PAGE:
Last Updated on 8 months by Publishing Team
Friday 31st March
LTDD Situation up to 26th March
For Leptospirosis, we continue to see an upward trend in the weekly incidence of cases – case numbers were noted to be above the Outbreak Thresholds for each of the 4 divisions and nationally. Cumulatively to date, the majority of lab-reported Leptospirosis cases are from the Western Division (37%), followed then by the Central, Northern, and Eastern Divisions. The majority of lab-reported cases are male (55%) or I-Taukei (75%). Most affected are persons in the 10-29 years old age group. This rise in cases is expected given the current weather conditions.
The general incidence trend of Typhood continues at or is below the Average Threshold, EXCEPT for the Western Division where the incidence rate is approaching the Outbreak Threshold. The majority lab reported cases were male (57%), or in the 10-39 years old age group. The lab-reported cases are predominantly i-Taukei.
There remains a concerning upward trend in the incidence of cases of Dengue throughout all the divisions. Whilst most of the laboratory-reported cases are in the Northern (35%) and Central (31%), upward incidence trends in the Western (23%) and Eastern Divisions (11%) have driven the National trend to surpass the Outbreak Threshold.
The majority of lab-reported cases are male (53%) or i-Taukei (55%), and most affected persons are in the 10-39 years old age group.
We appeal to the public to be aware of the dangerous signs of fever Please immediately seek medical care if you develop any of the following symptoms:
- Difficulty breathing or shortness of breath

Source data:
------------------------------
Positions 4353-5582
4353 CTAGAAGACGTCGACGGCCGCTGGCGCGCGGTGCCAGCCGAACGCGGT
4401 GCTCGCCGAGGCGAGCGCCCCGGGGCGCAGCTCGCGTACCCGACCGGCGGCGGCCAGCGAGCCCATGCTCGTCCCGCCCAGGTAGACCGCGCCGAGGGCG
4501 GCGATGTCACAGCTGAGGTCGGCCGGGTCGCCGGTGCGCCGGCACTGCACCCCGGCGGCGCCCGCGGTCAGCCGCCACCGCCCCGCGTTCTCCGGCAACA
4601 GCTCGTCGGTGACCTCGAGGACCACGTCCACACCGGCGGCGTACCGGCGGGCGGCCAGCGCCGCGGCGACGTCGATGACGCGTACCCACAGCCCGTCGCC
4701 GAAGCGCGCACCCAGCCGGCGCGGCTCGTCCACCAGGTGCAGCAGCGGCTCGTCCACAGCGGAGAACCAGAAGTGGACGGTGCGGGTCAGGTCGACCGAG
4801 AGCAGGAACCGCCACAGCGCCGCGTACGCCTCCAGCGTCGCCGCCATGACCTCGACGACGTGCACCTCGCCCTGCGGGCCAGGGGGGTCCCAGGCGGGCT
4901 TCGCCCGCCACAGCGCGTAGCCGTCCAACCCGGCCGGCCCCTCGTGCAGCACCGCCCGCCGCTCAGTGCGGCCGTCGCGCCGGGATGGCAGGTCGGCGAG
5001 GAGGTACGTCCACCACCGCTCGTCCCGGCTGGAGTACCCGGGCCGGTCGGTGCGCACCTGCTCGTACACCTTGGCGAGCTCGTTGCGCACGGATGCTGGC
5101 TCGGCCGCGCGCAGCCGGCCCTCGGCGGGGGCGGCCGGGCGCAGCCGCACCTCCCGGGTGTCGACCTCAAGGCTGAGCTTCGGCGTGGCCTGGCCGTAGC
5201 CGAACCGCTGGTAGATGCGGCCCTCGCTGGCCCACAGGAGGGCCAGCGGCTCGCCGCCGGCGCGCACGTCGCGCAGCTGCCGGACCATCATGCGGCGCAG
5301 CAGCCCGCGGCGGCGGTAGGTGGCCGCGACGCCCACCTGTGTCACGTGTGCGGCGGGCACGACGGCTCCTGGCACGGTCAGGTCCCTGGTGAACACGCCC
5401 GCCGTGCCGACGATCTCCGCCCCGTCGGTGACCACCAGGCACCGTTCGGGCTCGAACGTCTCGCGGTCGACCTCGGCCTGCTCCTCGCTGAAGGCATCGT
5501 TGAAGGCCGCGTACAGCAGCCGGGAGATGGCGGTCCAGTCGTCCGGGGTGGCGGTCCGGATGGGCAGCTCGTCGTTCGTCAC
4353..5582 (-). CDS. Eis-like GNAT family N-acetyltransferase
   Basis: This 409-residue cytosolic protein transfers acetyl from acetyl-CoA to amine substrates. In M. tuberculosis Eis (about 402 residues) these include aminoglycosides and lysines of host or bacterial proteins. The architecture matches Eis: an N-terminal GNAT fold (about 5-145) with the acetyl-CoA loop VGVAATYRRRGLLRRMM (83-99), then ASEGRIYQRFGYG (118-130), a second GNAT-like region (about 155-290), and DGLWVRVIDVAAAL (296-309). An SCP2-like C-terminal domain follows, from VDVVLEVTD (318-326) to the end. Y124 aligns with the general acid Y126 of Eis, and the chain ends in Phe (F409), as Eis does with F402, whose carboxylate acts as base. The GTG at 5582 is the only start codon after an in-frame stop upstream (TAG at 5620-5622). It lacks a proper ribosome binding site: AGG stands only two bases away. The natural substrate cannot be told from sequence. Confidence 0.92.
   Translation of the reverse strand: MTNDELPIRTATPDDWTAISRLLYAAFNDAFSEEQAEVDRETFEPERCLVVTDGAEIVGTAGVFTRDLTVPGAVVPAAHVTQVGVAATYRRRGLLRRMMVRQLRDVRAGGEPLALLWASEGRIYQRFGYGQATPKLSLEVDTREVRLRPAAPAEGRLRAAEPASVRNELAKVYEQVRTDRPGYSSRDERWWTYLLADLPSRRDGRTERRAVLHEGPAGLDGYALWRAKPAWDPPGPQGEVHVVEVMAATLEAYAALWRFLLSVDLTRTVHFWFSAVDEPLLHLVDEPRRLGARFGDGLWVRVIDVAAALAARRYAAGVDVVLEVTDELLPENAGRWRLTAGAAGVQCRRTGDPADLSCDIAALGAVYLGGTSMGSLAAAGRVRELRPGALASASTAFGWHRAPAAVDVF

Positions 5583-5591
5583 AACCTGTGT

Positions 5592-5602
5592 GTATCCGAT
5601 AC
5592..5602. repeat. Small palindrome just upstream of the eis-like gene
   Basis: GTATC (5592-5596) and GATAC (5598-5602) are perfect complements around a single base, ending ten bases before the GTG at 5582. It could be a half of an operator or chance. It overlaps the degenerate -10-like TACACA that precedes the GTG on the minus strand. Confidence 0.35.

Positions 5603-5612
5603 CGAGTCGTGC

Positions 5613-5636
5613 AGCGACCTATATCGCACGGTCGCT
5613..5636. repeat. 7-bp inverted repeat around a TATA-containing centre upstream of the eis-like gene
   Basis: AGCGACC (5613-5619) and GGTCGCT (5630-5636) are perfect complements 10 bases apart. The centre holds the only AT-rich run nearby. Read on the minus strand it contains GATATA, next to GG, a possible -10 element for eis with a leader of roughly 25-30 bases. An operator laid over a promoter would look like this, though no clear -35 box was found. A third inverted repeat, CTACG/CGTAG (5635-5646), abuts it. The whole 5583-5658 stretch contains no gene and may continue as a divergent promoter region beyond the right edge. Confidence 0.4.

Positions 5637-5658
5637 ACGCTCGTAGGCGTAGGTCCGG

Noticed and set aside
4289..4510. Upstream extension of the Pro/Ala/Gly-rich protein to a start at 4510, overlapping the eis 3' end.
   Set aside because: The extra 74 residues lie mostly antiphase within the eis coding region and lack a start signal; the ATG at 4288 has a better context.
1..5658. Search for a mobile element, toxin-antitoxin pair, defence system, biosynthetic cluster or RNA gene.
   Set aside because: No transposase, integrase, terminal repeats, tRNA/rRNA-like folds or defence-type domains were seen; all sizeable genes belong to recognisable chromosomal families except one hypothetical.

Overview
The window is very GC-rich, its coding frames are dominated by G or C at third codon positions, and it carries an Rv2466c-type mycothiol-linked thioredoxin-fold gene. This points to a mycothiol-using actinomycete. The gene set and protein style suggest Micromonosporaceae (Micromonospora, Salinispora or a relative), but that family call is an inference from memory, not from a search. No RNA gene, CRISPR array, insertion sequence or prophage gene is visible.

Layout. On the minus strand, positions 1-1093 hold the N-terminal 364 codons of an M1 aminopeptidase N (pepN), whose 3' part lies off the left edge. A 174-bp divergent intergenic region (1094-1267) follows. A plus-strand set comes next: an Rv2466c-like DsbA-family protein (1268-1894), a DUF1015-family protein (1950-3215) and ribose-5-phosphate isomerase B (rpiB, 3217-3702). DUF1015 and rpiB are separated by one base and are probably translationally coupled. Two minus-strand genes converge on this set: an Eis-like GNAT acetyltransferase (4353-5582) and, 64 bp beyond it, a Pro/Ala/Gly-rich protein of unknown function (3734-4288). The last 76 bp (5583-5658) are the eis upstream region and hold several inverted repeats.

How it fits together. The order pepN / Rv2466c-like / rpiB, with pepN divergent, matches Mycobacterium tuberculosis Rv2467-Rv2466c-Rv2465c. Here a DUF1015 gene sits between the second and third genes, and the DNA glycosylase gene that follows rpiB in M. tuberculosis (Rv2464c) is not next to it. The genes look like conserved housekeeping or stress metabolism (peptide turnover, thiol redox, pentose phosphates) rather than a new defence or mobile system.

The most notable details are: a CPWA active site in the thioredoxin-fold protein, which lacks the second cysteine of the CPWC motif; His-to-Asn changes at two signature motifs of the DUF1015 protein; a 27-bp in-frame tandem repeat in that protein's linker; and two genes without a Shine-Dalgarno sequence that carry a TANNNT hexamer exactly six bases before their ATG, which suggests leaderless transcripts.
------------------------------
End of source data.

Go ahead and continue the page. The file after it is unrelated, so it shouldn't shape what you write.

- Pain or heaviness in the chest
- Inability to stay awake or confusion
- Severe muscle pain
- Weakness and unsteadiness
- Worsening of a chronic condition such as Diabetes or Hypertension
- Any other symptom of concern, for example, severe vomiting
We continue to be encouraged that despite the rise in cases, severe cases needing ICU care remain manageable. This is likely due to more awareness leading to timely access to medical care
We continue to request the public to keep their surroundings clean and free from mosquito breeding sites. We are also requesting people wear appropriate footwear in muddy areas and areas with stagnant water. Our health inspectors have been diligently going out to inspect places of concern and actively applying punitive measures to property owners who have not been compliant in keeping their environment clean. Proper adherence to hand cleaning before meals and after using the washroom is strongly encouraged. We also encourage the public to be aware of the early indications of LTDD and ensure early presentation. Despite the high number of LTDD cases, we are grateful that severe disease cases have not been as high as before, primarily because more cases are being treated early.
Influenza and Acute Respiratory Illness
As indicated by the graph below, our surveillance systems show that the resurgence in influenza-like illness and acute respiratory illness continues. There are reports suggesting an increase in absenteeism rates in schools and workplaces.